Further inland the weather is cooler. Plots abound with sweet potato, peanut, corn and spices. A high kulkul drum tower marks the entrance to Bangli, capital of a kingdom descended from the early Gelgel dynasty. The largest and most sacred temple of the district is Pura Kehen, the terraced mountain sanctuary and state temple of Bangli.

An ancient document tells of the slaughter of a black bull during a feast held at this temple in the year 1204. Down below at the foot of the stairway, there is an old temple which contains a collection of historical records inscribed on bronze plates.

Statues, in wayang kulit shadow play style, line the first terrace from which steps lead to a magnificent closed gate the people of Bangii call "the great exit".

Above the gate looms the hideous face and splayed hands of KalaMakara, the demonic one who catches harmful spirits to prevent them from entering. On either side are statues of villagers gesturing a welcome.

An enormous banyan tree shades the first courtyard, where the walls are inlaid with Chinese porcelain. An eleven-tiered meru dominates the inner sanctuary. Here, on the right, you see the three-throned shrine of the Hindu trinity: Brahma, Siwa, and Vishnu. A hierarchy of deities is carved on the back of the shrine. By turning left at Bangli, you may bypass the volcano and take a short cut to Tampaksiring. Just 3 kilometers out of Bangli on this road is Demulih hill. It is well worth the climb up, for the view of central Bali is superb, and the hilly setting (worthy of being declared a sanctuary) is conducive to peace and relaxation.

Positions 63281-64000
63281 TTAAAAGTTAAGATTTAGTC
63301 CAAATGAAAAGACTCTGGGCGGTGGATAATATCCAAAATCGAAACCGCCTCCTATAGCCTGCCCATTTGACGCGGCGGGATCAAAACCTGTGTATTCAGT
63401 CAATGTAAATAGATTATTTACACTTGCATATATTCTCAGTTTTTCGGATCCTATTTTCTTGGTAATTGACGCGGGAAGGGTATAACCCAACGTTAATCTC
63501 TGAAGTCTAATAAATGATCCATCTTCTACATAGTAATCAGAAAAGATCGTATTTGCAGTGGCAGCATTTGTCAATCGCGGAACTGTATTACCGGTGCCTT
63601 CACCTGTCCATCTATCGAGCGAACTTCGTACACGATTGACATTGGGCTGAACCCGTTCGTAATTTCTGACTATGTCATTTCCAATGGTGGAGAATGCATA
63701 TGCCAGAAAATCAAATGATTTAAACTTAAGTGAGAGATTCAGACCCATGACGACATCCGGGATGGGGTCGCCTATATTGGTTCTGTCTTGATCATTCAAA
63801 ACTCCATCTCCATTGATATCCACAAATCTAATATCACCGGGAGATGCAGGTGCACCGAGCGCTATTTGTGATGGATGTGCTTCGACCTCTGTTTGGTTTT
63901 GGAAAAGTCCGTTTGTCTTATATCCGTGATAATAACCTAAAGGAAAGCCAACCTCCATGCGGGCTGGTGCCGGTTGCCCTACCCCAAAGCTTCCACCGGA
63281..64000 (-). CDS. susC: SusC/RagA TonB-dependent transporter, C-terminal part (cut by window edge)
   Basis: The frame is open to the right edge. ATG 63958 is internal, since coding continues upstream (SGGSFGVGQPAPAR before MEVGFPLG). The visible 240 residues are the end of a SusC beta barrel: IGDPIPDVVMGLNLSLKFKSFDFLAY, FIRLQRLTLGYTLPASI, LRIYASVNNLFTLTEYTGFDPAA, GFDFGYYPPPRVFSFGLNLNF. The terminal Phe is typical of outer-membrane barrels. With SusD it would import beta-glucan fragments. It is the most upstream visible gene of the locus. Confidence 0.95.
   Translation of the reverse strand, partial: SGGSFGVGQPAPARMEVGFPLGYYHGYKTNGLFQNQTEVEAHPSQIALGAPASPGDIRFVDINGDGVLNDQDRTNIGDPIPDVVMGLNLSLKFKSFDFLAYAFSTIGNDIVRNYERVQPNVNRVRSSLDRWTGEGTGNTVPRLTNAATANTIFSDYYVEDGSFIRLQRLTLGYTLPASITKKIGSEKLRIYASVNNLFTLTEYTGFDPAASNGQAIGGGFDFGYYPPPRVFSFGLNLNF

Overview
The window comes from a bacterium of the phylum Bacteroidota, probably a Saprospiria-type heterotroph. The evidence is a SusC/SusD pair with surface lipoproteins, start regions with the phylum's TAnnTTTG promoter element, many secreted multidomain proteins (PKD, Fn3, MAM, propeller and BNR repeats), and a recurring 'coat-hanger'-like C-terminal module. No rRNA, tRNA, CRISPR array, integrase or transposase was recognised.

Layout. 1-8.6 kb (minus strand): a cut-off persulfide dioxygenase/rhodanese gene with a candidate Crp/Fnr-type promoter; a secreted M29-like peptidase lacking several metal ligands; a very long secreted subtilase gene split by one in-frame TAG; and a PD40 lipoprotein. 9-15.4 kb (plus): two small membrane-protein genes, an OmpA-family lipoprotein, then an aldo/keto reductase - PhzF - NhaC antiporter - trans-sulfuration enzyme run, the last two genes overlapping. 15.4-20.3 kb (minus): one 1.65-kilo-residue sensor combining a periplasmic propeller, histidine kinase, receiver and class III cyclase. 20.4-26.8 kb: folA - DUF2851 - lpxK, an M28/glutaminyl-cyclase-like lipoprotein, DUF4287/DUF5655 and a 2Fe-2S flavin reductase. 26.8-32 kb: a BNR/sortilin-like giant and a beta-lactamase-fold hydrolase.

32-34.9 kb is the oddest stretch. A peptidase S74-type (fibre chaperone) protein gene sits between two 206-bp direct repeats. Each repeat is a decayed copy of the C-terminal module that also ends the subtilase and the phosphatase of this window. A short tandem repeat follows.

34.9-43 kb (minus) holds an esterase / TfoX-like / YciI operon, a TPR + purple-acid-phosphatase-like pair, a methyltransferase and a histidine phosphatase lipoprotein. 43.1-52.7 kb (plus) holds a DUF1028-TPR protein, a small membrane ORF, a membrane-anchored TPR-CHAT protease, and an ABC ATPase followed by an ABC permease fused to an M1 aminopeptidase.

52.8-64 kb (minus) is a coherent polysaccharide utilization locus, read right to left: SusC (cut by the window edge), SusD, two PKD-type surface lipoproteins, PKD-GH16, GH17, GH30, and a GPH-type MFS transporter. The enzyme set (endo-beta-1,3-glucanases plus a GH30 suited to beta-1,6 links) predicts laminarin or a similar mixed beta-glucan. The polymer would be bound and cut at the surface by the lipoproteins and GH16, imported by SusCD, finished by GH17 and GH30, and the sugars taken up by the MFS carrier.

Bangli itself, a little town that is usually passed through, is rewarding and worth a walk through to view some of the stone Statues and temple reliefs. To reach the volcanoes of Batur and Abang, continue straight. Many villages in this mountain region have retained an older form of culture that was not deeply influenced by the courts of the lower slopes.


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